Regeneration trajectory | Good, bad, ugly | Fallacious arguments | Confusion to clarity | Changing markets and mindsets | Camira Fabrics | Naked Innovations
Do ‘headline-grabbing’ initiatives that are just a tiny bit ‘less bad’ risk undermining the circular economy? Instead, should we focus on new systems, products and materials that help regenerate resources, living systems and communities? Regenerative solutions could provide a clearer path forward and encourage people (and business and policymakers) to ‘do more good’.
These recent examples of plastic circular economy initiatives illustrate what we could describe as the good, the (less) bad and the ugly. They show why it’s important to consider the ‘big picture’ for circular and sustainability ideas, so you can think about how to maximise positive impact and avoid unforeseen consequences (and reputational risk!).
We round up themes from the last nine episodes, exploring how data is the key to solving problems of waste and underused assets, and why aligning values with your customers is important. Plus, Catherine is celebrating publication of the new edition of her award-winning A Circular Economy Handbook, and shares a code so you can save 20 percent on the print or e-book, worldwide.
Rob Thompson, of Odyssey Innovation in the UK, is an Multi-award winning Innovator, a Marine Conservationist, and a Social Entrepreneur. Rob started Odyssey Innovation to find a way to create value out of beach litter and marine plastics, and is now recycling those plastics into kayaks and other useful products. Rob also supports the Paddle for Plastic campaign.
Across Africa, and much of the world, end-of-use plastic is not collected for proper recycling. Instead, it is burnt; ends up in drains, sewers, fields and rivers; or in unprotected landfill, allowing toxins and microplastics to leak out. This is one of the hidden costs of our modern ‘linear’ economy – take, make and waste. Four entrepreneurs are turning that plastic waste into value – creating jobs for both disadvantaged and skilled people, improving local environments, and helping people find a purpose. We dig into their business models and hear their top tips for circular startups
Eco Brixs | lessons from social entrepreneurs in Africa | 30 under 30 | Don’t try to fix the problem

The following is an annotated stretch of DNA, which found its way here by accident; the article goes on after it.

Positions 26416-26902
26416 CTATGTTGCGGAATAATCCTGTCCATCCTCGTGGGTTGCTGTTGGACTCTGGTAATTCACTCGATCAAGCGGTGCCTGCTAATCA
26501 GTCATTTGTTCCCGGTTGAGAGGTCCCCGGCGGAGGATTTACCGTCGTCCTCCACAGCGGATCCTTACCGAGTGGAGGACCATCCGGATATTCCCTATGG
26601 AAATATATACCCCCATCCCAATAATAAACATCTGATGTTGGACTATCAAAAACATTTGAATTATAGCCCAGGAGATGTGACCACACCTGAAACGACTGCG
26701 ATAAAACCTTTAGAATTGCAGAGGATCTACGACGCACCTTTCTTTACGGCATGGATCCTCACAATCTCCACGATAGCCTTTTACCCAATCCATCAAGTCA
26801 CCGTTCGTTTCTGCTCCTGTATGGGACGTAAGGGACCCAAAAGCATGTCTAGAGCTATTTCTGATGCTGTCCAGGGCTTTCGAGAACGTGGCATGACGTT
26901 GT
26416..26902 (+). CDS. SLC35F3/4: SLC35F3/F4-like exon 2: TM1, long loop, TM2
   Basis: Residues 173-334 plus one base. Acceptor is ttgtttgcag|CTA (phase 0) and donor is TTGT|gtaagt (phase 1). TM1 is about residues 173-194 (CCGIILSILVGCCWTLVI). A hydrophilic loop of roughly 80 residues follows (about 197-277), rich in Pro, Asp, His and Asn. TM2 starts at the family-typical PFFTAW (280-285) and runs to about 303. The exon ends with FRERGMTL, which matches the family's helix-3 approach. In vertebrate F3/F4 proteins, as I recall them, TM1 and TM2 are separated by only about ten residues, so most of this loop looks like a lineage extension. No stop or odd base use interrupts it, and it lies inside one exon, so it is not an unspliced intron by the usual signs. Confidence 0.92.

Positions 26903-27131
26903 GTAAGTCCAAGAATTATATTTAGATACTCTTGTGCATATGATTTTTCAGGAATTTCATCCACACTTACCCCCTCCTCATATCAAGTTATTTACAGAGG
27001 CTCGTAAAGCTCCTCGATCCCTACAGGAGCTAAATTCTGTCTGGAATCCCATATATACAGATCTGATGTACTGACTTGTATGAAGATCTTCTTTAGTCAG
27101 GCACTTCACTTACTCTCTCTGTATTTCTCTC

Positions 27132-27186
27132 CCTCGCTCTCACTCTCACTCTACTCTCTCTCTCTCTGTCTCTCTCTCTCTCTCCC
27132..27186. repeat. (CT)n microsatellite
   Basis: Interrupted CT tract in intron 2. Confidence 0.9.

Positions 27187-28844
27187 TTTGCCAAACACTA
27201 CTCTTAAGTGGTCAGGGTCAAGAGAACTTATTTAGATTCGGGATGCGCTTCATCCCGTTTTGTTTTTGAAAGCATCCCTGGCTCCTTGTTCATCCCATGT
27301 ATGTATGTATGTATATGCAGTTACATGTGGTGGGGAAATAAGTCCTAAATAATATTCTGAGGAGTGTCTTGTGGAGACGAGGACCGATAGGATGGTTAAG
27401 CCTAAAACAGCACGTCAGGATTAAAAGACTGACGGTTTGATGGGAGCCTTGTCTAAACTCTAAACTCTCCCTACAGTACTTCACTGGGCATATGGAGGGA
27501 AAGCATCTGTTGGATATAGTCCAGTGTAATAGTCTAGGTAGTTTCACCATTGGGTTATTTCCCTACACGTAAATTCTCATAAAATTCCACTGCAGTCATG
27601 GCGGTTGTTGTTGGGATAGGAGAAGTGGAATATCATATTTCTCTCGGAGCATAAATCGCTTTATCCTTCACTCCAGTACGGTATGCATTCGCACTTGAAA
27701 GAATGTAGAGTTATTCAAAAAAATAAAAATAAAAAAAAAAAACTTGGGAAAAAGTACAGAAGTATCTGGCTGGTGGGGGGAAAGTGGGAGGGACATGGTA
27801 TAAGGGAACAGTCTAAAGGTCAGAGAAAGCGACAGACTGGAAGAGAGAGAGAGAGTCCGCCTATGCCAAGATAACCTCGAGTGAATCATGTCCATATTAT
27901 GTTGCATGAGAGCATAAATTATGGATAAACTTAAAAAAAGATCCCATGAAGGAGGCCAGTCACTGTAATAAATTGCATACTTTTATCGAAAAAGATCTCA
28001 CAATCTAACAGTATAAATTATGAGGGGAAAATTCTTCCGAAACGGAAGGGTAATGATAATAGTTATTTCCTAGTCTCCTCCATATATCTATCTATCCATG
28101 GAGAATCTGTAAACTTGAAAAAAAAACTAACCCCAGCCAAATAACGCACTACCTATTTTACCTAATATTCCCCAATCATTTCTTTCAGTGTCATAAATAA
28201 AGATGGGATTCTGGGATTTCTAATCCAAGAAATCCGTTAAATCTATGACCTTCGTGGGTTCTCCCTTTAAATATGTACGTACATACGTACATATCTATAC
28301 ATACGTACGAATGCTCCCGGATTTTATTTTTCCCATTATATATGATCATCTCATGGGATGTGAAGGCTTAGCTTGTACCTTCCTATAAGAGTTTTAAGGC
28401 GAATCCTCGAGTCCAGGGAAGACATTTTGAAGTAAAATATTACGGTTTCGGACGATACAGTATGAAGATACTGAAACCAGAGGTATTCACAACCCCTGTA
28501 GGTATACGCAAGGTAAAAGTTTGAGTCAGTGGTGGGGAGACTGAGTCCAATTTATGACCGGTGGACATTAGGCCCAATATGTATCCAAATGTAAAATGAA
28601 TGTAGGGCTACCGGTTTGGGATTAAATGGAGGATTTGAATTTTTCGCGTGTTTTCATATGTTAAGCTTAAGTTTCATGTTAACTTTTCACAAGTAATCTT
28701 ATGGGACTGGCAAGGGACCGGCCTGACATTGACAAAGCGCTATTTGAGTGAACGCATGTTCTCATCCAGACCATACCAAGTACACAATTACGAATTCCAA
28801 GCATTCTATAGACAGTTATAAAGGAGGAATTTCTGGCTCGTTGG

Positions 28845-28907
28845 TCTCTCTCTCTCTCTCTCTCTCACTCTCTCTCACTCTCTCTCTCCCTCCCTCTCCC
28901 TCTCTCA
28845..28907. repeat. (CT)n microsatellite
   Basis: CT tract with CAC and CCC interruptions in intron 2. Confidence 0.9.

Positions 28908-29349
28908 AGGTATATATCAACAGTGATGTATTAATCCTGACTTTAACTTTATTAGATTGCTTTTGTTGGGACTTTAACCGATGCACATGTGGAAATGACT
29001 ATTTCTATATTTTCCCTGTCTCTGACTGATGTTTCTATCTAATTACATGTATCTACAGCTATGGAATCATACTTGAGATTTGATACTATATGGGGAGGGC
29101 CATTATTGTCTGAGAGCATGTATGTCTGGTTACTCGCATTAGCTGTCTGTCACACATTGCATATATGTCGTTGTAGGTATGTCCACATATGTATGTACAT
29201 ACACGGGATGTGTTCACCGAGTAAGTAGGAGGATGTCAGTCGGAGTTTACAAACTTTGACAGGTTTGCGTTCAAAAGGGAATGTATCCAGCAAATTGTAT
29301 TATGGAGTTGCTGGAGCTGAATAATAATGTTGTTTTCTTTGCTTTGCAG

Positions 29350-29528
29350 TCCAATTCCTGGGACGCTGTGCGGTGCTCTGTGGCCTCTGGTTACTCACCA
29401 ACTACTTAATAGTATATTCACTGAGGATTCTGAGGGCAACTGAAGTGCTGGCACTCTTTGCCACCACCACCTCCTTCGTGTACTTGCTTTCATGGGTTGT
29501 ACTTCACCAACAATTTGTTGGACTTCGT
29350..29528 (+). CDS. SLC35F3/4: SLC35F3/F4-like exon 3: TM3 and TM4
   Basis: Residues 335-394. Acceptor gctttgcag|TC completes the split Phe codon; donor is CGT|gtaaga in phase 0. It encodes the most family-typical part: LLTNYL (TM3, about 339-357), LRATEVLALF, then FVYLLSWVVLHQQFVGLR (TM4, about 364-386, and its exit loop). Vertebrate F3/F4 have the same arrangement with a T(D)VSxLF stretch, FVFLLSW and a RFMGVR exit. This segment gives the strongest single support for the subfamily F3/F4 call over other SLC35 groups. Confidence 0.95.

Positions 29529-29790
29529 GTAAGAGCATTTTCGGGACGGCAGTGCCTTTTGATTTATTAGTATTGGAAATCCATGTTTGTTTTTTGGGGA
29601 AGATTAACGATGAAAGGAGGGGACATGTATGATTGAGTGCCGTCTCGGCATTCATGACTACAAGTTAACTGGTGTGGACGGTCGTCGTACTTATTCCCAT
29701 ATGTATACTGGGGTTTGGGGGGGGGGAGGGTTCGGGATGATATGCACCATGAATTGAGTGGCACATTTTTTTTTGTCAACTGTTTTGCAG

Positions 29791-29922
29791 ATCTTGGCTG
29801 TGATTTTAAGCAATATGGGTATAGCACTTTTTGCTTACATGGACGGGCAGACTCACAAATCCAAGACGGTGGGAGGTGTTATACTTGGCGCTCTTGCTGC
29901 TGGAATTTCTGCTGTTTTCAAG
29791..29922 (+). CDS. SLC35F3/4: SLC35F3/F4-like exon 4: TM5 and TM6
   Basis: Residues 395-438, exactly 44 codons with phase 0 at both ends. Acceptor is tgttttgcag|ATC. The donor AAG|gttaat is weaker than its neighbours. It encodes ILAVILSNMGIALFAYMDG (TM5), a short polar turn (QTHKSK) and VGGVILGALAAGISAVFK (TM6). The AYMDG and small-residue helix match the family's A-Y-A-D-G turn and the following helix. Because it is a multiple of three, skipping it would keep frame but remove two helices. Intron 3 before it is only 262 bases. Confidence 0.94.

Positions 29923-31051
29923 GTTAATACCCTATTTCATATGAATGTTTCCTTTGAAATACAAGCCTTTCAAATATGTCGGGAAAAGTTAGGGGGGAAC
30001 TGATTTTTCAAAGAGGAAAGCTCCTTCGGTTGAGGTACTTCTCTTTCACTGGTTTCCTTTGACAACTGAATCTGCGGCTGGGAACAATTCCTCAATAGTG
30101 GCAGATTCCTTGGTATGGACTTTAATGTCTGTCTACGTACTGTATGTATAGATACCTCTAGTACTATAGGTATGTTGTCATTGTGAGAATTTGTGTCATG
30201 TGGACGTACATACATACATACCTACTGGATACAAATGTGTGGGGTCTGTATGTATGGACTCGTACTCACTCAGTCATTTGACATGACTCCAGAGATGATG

EcoBrixs Mission is “To create green, environmentally friendly, sustainable solutions to lift people out of abject poverty in Uganda”, and it does that by giving trash – waste plastic – a value. That means anyone in the community can recycle.
Eco Brixs started out in 2017. Frustrated with the lack of waste management systems in Masaka, Andy Bownds and his team started collecting plastic in his back garden, and after collecting 2 tonnes, decided to start a simple plastic collection facility called ‘Masaka Recycling Initiative’.
They went further, creating a circular economy solution to recycle plastic which would help support the local communities and economy. They developed an innovative plastic-sand composite paver which has been proven to be stronger, lighter and more durable than concrete. Fast-forward to 2019, and Masaka Recycling Initiative has now evolved into ‘Eco Brixs’, one of the largest recycling facilities outside of Kampala.
We talk to entrepreneur and designer Bassam Huneidi, about his Argeileh Project. Bassam is a circular economy designer and strategist, and a graduate of the Royal College of Art and Imperial College London. We hear how Bassam plans to disrupt one of the biggest traditions in the Arab world with a zero waste alternative that is better for the environment, cheaper for suppliers and better for public health, while providing the same experience for the user.
The Argeileh Project (or TAP for short) is a subscription based service that argeileh cafes sign up to. In return, Bassam’s team take the café’s current stock of argeilehs and melt them down into TAP vapes. These vapes are designed on cradle to cradle principles, so they are easy to maintain, easy to upgrade and in the case where neither is possible, infinitely recyclable.
In Episode 13 we talk to Beth Massa, founder of Ozarka. Beth and her husband Michael have created a collection of food-to-go containers, called ARK Reusables, so people can replace single-use plastics with reusable, returnable containers.
David Bassetti is co-founder of 3D Seed. When David moved to Spain around 10 years ago, he noticed how much plastic was being wasted, and was frustrated that it became litter, instead of being recycled into new materials.
David developed a simple way of grinding up plastic to recycle it into a feedstock for 3D Printing. 3D Seed sets up small-scale projects to grind up everyday plastic waste, such as PET soft-drinks and water bottles, and then to 3D Print it into small objects, as a way to engage people in seeing waste plastic as a valuable resource. The kit uses very little energy and can run on solar power.